What Ticks Carry Powassan Virus And Who Is Vulnerable?

Powassan virus is spread by the bite of an infected tick, according to the U.S. Centers for Disease Control (CDC).

Although the virus remains rare, the death rate is 10 percent among those who develop severe illness, and there have already been two fatalities in Maine and Connecticut this year; meanwhile, the number of people who have been infected has continued to rise in recent years, with 75 cases documented in the U.S. in recent years, according to the CDC.

Half of all non-fatal severe cases result in long-term complications, including headaches and memory problems.

Powassan virus is an arbovirus, part of a group of viral infections transmitted by insects known as arthropods, Daniel Pastula, an associate professor of neurology, infectious diseaes and epidemiology at the University of Colorado school of Medicine told Newsweek.

Most cases are found in the northeast and the Great Lakes regions between late spring and mid-autumn, when the Woodchuck and blacklegged or deer ticks that carry the virus are most active. Infections have also been reported in Canada and the Russian Far East.

A black-legged tick
A black-legged tick Smith Collection/Gado/Getty Images/getty

"Most people who are infected have no symptoms and fully recover," Pastula said. "A subset, within one to four weeks develop a pretty bad flu-like illness. And a subset of those people develop Powassan neuroinvasive disease. That's where we are seeing the severity."

Elderly people and those who are immunocompromised are more susceptible to severe symptoms, he added.

Serious neurological symptoms

Unlike Lyme Disease—a better-known disease that is spread through a bacteria carried ticks and often leaves a hallmark bullseye rash on the skin of those it infects—there is no characteristic rash associated with Powassan virus.

Initial symptoms of the virus include fever, headache, vomiting and weakness, although some people who are infected do not have symptoms. More serious symptoms include confusion, loss of coordination, difficulty speaking and seizures. Severe forms of the disease can lead to encephalitis, an infection of the brain, or meningitis, an infection of the membranes surrounding the brain or spinal cord.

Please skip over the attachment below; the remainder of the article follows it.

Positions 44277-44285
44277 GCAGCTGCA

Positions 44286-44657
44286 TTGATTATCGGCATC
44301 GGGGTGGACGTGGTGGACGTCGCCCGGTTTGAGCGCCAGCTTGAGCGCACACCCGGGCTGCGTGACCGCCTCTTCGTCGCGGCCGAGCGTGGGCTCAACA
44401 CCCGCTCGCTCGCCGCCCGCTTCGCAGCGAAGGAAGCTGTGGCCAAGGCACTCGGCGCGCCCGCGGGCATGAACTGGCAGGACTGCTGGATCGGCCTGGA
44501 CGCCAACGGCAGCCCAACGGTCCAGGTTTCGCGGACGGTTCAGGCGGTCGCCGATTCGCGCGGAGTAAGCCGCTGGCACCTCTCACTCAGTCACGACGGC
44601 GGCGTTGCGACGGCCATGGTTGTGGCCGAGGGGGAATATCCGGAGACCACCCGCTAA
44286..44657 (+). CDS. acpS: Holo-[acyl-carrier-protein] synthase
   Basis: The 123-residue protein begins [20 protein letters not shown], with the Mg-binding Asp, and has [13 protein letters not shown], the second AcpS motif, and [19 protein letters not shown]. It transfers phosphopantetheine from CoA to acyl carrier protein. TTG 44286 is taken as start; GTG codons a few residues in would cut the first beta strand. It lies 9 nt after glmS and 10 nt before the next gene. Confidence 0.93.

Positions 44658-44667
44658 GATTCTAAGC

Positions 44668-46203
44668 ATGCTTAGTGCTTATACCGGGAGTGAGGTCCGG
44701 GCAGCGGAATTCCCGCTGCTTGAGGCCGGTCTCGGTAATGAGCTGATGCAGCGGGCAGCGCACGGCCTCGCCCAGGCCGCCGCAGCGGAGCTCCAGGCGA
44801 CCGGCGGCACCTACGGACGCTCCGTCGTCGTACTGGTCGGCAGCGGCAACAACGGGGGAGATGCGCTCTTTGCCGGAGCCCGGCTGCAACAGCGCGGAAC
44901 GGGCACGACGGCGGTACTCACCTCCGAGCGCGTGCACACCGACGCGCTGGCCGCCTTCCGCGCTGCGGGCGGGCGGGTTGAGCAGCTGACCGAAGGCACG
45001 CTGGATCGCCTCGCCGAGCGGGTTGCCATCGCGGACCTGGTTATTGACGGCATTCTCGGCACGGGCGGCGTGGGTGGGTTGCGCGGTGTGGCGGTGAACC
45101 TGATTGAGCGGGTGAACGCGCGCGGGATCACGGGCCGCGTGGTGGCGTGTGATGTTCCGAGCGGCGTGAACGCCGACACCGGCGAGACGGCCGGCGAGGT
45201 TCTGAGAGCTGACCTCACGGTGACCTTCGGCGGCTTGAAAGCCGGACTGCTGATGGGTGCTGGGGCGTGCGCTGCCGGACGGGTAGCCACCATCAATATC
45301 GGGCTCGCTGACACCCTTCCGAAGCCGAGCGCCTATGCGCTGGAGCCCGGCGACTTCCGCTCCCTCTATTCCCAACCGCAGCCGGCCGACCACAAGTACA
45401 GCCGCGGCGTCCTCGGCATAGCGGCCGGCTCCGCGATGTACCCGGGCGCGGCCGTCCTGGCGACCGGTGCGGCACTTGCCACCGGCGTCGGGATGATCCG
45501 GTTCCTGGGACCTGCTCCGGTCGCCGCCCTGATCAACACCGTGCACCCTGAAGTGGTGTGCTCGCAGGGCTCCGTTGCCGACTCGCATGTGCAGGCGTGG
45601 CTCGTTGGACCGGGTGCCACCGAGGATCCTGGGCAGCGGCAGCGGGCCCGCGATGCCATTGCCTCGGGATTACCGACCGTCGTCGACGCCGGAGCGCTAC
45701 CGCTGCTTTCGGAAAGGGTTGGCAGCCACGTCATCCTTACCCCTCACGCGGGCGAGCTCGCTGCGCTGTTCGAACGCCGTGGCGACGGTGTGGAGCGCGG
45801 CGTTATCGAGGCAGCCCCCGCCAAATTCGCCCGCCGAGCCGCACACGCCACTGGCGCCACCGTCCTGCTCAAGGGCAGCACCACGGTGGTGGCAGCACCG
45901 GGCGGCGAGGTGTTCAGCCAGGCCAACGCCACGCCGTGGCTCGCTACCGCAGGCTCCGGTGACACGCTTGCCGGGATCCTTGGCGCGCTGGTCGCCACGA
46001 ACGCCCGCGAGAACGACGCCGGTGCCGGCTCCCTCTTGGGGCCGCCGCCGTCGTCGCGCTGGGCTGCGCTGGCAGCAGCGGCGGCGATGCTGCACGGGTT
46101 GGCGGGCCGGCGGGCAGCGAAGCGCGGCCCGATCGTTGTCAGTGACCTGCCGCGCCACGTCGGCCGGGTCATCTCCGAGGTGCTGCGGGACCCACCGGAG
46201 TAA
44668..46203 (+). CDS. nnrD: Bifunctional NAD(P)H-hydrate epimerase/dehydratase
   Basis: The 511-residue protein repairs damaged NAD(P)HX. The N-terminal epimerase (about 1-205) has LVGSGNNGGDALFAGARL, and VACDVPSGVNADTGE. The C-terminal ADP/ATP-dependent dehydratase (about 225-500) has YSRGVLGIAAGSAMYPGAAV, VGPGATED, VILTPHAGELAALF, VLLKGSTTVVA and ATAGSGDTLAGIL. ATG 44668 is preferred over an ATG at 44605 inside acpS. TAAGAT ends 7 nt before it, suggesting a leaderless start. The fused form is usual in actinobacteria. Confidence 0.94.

The period of incubation from bite to exhibiting symptoms can be as long as one month. Because there are no medicines specifically designed to treat it, those with severe illness often need to be hospitalized to receive support for breathing and reduce brain swelling, according to the CDC.

People who live, work or spend leisure time in wooded areas are most at risk of the virus due to their greater exposure to ticks. Domestic pets such as dogs and cats, which can pick up ticks, increase the potential for exposure.

"If you don't get ticks on you, you don't have to worry about Powassan or other tick disease," Pastula says. "If you get tics on you, get them off before they attach."

Because ticks are attracted to areas with high grass, it is wise to avoid areas of dense brush when walking, and wear long pants and long sleeves when feasible, he says. Both the CDC and Environmental Protection Agency (EPA) websites list insect repellents that are effective against ticks.

Insect repellent spray
A woman using EPA-registered insect repellent spray Smith Collection/Gado/Getty Images/Getty

And serious outdoors enthusiasts can apply permethrin, an insecticide for fabric, to the outside of their clothing. clothes. Checking for ticks after being outdoors is also an important precaution, as they are especially attracted to warm areas such as the band around the tops of socks and waistbands. The CDC website has information on how to remove ticks, if you find them.